About this time the General called me into his office and asked if I was teaching somewhere else. In a panic I answer “no.” He said OK and I left. Needless to say I was one nervous twenty-five year old. He left school shortly thereafter and my confession had to wait until the next morning. He arrived about 7:45 and was nervous! His response to my confession was “Well, you’ve voided your contract,” the pause seemed to go on forever and then he said, “have them make up a new one allowing you to teach for other institutions.” Actually he was setting me up for next year’s small year.
The other institution was Suffolk University, the course was Economics, and the place was the North Andover Western Electric Plant. My class was the first of a pilot program as colleges were not yet teaching at industrial plants. A few weeks later I found out General Thyng’s source. My aunt Helen, who worked in Oklahoma for Western Electric, had sent my mom a copy of her company magazine and there I was the center piece of a four page article.
And Now the Rest of the Story
Dr. Lowman didn’t last long as Academic Dean. No one was really sure whether it was the young girls or the young boys that most interested him. His replacement, Dr. M, was retired Colonel with a PHD in physics from Ohio State. He would be a more traditional and successful and the last affective dean I would see during my travels.
One lesson I learned from years of watching Northeastern University was how economically important it is for a college to limit ten-year positions. It took x years to earn ten-year at Northeastern and few new faculty would make it. Instead, new low paid replacements were found.
Living in Newton
My brother Stanley had earned his Master’s Degree in Economics from Lehigh University and was looking for housemates to live in Newton, Massachusetts. Living ten miles from Boston was appealing so I became the forth.
One housemate was Johnny C. who had had just earned a Master’s Degree in History from Lehigh and was entering BU Law. A Mickey Mantle look-a-like who held the University of New Hampshire home run record, he had been an accounting/history major. John had just earned his Master’s degree in History from Lehigh.
John had job working night and weekends loading baggage for the Mohawk Airlines at Logan Airport. I was also busy as Northeastern and NEAI took up four nights and on weekends I often visited Ben who was out of the Air Force and finishing at U. Mass Amherst. It would be a January snow storm before John and I would get together at Uncle Art’s and learn that we had much in common. John, very conservative, returned home one late morning still fuming because a bomb threat probably caused by undergraduate antiwar students had resulted in class being dismissed early and his other classes canceled.
Our last roommate was Marietta College fraternity brother Charlie Paris. He had extended his Navy tour to serve in Vietnam and was also attending BU Law. It didn’t take long for Charlie to become unhappy with school. The antiwar attitude at BU took a few months to ware on Charlie and he quit school.
Charlie’s place was taken by Carl Beck, a friend of John’s from his UNH days and a Boston University MBA student. Carl’s personality can best be described by a visit to our house from the Newton Fire Department. Carl had used our hibachi on the front porch and thinking the coals were out, emptied it on the wooden floor and left. The result was a round hole burned through the floor. Carl’s graduated and his place was taken by Dick, John’s UNH friend and fellow baseball player who had recently completed his military tour. He was looking for construction work in hopes of becoming a subcontractor.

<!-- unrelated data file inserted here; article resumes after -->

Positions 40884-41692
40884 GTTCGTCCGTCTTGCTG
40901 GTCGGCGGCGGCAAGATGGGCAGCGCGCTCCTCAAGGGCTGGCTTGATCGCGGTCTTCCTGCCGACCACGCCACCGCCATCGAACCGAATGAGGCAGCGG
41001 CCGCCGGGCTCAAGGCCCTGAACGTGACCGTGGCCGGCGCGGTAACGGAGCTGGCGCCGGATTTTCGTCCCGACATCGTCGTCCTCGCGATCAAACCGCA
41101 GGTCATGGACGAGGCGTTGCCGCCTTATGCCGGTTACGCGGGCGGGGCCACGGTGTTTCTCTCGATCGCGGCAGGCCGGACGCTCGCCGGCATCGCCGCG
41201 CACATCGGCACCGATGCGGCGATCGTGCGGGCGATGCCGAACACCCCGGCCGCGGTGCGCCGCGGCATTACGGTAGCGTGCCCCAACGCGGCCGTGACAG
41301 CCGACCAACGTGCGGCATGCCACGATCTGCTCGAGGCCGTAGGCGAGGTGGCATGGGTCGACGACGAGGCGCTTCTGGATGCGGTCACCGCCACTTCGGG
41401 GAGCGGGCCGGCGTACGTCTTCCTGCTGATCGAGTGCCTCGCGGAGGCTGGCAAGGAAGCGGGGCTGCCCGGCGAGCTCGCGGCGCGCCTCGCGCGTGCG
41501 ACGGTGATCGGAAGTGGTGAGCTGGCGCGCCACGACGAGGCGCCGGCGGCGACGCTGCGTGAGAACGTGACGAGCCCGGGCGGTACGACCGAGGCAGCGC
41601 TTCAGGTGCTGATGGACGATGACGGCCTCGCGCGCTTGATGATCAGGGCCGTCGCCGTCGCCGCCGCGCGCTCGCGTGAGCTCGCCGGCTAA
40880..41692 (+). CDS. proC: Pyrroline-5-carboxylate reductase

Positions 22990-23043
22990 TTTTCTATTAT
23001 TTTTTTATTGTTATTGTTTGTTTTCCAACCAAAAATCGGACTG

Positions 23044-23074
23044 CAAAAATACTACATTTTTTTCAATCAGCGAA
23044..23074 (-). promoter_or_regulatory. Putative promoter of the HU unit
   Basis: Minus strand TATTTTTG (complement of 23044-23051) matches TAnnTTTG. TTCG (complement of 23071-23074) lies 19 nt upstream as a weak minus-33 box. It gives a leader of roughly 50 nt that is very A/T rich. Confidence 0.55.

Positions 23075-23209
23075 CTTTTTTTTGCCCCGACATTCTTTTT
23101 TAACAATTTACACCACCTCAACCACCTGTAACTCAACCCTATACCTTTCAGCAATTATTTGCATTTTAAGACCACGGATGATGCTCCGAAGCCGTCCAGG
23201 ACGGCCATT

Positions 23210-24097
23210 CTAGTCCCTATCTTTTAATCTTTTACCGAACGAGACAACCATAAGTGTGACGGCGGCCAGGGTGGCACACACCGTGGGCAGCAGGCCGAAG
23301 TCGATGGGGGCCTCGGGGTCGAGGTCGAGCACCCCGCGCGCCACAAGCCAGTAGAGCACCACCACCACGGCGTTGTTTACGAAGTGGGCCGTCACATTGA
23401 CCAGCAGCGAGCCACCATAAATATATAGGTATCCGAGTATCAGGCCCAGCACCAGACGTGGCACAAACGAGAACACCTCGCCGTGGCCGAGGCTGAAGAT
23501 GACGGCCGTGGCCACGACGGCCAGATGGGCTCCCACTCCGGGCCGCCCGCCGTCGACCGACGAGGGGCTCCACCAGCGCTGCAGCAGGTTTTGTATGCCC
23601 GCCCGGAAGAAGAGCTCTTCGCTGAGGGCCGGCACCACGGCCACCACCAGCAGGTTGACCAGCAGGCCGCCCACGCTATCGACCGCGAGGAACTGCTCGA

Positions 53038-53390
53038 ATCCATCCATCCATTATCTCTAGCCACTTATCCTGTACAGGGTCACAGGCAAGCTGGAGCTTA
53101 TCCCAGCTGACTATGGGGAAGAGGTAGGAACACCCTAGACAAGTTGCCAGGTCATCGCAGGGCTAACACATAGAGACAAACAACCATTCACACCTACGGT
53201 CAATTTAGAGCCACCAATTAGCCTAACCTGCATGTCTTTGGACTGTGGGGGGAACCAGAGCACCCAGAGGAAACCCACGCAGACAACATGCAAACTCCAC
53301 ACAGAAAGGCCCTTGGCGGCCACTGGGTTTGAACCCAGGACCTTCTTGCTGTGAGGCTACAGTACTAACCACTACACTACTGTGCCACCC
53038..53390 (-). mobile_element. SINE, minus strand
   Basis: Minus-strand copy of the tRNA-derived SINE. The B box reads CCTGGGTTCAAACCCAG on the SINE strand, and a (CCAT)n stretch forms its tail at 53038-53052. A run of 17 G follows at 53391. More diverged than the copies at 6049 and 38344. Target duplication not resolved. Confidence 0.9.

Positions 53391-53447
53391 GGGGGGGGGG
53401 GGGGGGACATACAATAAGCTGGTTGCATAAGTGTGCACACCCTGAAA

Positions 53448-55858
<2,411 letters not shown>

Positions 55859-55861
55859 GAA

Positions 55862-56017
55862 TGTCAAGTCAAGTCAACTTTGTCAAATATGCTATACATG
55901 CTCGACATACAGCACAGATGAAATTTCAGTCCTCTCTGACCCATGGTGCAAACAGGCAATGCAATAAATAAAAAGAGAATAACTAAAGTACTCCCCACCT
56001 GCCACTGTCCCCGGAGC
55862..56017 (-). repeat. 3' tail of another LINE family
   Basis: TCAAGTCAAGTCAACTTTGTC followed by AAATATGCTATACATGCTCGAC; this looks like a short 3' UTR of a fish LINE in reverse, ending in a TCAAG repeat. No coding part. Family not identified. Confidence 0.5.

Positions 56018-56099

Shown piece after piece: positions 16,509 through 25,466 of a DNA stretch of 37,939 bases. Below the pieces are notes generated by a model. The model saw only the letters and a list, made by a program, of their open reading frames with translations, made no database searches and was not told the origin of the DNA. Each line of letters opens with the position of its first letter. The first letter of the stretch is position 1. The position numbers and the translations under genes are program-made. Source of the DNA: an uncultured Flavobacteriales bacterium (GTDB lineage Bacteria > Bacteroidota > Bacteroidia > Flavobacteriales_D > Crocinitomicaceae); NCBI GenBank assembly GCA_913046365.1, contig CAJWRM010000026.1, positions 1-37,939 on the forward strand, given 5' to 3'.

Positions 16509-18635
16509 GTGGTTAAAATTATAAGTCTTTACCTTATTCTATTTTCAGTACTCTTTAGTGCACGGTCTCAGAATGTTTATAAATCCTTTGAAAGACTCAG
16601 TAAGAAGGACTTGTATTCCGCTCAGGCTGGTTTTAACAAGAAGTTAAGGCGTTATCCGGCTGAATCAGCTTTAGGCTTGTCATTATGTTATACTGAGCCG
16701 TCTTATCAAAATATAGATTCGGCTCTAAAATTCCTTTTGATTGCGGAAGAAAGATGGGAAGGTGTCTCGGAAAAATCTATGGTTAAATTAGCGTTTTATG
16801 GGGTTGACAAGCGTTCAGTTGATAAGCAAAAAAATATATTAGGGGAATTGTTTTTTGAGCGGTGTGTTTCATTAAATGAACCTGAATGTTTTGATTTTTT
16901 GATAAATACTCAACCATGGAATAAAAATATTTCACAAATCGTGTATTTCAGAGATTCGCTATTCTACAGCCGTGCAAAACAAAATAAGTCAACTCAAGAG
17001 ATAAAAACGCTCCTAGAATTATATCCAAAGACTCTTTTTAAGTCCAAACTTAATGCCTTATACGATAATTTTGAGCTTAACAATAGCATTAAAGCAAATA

And Now the Rest of the Story
Charlie got a job selling computer software in St Louis and attended the St. Louis University MBA program where he liked the attitude of evening students so much that he returned to Massachusetts, earned a Suffolk University J.D. and practiced law for many years.
Carl had a photographic memory, passed the CPA exam on the first try in spite of only having had accounting courses through Intermediate Accounting II, worked for a Boston securities firm and after a few years returned to Maine and worked for his family’s roofing company. John heard that Carl died many years ago.
Carl is not the first academically successful person to ignore his educational achievements when settling in on a career. Lloyd from my college days earned a master's in electronically engineering and went into the boutique business. Both spent six years of time and money and received a minimal economic return. Education for education sake was OK for them as financing was not a serious problem. Today, far too many students with very average ability are borrowing a lot of money for an investment that will not pay much of an economic return.
I believe Carl and I would have achieved whatever success we managed without college but for opposite reasons, Carl possessed unlimited of academic ability while I had a memory disability that made traditional academic success difficult. My personality was consistent with that of most MBA students while Carl’ personality was not consistent with his academic accomplishments. Career application of education was given little attention then and it is given little consideration today.
For some unknown reason, John didn’t like paying tolls on his trips to BU and Logan Airport. Today, with TV cameras, he could not play his little game. He got caught a few times and I never figured out if he saved much money. Why the John Dillinger impersonation? Who knows? Being a top one per-center in academics, looks, ambition, athletics, and personality; maybe it was an attempt to be bad at something.